- The first meaning is of a point (physical, decisional, etc.) beyond which one will proceed no further.
- The second meaning is that of a point beyond which, once the decision to go beyond it is made, the decision and its resulting consequences are permanently decided and irreversible.
"A professional soldier understands that war means killing people, war means maiming people, war means families left without fathers and mothers. All you have to do is hold your first dying soldier in your arms, and have that terribly futile feeling that his life is flowing out and you can’t do anything about it. Then you understand the horror of war.”
The dilemma between the former president [Muhammad Morsi] and the people originated from [the Muslim Brotherhood’s] concept of the state, the ideology that they adopted for building a country, which is based on restoring the Islamic religious empire [El Kalifa or Califate (Caliphate) ]. That’s what made [Mohamed Morsi] not a president for all Egyptians but a president representing his followers and supporters.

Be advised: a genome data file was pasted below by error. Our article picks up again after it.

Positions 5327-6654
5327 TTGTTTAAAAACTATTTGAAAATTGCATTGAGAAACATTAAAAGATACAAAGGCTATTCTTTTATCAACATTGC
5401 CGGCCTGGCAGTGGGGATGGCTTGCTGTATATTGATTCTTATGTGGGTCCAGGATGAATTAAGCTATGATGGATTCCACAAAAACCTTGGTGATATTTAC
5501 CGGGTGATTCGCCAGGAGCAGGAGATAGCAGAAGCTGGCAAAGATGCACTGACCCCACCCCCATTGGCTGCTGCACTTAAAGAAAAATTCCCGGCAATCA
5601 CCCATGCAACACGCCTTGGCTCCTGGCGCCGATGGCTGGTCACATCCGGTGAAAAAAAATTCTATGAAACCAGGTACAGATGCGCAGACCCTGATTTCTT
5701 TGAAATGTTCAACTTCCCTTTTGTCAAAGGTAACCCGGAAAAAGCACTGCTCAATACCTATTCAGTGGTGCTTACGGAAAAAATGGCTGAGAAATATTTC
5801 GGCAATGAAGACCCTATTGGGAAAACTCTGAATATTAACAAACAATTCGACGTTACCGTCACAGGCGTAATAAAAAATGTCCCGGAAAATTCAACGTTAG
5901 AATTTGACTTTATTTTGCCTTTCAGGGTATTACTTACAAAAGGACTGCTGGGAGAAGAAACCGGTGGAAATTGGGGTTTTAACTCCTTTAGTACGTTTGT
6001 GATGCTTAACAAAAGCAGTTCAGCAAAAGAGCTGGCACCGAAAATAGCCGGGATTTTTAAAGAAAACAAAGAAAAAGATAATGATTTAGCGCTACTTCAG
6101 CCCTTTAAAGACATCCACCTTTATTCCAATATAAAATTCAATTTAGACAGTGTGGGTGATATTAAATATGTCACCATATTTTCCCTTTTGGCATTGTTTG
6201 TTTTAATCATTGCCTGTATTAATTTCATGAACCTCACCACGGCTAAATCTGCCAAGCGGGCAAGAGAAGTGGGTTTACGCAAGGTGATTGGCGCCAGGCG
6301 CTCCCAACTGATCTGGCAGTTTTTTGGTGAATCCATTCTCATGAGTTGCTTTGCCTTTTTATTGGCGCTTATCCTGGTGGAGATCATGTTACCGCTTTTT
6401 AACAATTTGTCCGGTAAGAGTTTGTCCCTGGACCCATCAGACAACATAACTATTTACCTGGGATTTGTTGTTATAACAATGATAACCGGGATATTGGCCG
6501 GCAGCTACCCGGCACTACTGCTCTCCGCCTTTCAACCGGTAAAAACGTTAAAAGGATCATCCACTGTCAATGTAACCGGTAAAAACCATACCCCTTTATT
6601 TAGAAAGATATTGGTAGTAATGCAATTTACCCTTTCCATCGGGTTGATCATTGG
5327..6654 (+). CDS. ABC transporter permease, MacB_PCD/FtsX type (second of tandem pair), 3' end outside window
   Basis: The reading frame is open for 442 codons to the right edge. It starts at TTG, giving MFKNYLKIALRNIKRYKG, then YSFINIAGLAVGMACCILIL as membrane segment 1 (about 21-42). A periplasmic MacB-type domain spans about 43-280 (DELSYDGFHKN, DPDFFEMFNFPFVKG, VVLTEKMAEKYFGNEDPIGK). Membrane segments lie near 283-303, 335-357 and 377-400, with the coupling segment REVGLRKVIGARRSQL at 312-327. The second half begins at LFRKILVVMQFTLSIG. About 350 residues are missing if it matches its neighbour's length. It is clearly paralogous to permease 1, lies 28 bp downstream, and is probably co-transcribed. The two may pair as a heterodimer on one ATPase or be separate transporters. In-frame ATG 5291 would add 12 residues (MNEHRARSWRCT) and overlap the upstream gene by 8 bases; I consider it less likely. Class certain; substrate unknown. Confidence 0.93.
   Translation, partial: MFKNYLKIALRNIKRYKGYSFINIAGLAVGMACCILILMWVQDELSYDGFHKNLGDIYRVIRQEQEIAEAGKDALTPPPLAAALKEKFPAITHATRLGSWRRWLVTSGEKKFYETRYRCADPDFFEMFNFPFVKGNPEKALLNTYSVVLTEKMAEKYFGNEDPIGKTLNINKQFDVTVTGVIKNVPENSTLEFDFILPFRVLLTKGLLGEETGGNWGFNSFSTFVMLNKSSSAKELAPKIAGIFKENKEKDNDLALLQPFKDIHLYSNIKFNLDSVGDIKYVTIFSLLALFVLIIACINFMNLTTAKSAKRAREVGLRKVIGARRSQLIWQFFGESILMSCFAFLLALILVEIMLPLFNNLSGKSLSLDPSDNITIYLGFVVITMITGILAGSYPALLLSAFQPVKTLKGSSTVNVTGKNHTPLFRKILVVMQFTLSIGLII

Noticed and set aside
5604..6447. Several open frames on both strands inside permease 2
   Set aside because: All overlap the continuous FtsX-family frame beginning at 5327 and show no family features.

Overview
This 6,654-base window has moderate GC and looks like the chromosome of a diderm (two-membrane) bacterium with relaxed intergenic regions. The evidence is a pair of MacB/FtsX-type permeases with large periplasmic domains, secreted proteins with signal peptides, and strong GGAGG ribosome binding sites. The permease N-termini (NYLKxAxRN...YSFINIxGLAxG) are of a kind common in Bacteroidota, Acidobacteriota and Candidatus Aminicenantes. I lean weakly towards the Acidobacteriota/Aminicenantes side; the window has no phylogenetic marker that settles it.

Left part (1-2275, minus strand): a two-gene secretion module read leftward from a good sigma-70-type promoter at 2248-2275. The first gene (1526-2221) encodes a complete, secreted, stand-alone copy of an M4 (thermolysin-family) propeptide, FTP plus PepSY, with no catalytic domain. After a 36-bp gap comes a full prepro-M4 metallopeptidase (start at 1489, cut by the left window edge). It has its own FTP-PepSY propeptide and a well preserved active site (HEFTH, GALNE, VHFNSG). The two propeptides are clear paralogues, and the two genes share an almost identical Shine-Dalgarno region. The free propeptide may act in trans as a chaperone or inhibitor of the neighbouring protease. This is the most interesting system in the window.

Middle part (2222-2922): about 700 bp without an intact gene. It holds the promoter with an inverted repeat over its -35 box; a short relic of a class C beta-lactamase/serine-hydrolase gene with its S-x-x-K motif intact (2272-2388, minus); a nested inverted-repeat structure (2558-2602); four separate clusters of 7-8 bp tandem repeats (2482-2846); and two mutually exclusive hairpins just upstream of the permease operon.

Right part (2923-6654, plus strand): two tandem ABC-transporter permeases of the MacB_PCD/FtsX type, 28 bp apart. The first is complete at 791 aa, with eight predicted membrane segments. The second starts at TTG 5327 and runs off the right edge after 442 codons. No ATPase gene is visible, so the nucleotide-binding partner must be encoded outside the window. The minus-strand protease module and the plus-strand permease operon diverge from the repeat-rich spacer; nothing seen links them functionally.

Democracy, as a secular entity, is unlikely to be favorably received by the vast majority of Middle Easterners, who are devout followers of the Islamic faith.…Although concerns exist, for the most part, the spirit of democracy, or self-rule, is viewed as a positive endeavor so long as it builds up the country and sustains the religious base, versus devaluing religion and creating instability.
Democracy cannot be understood in the
Middle Eastwithout an understanding of the concept of El Kalafa [the Caliphate]. El Kalafa dates back to the time of the Prophet Muhammad. During his life and the seventy year period that followed the ideal state of El Kalafa existed as a way of life among the people and within the governing bodies. This period of time is viewed as a very special period and is considered the ideal form of government and it is widely recognized as the goal for any new form of government very much in the manner that the U.S.pursued the ideals of “life, liberty, and pursuit of happiness.” From the Middle Eastern perspective, the defining words governing their form of democracy would likely reflect “fairness, justice, equality, unity and charity.”
- Americans believe in “life, liberty, and the pursuit of happiness,”
- Islamic cultures cling to principles of “fairness, justice, equality, unity, and charity,”
- Americans look to their republic’s Founding Fathers for guidance;
- Muslims cherish the memory of the ancient caliphate.
- It is ironic that in this paper he states that “this does not mean a theocracy will be established,” wrote al-Sisi, “rather it means a democracy will be established based on Islamic beliefs.”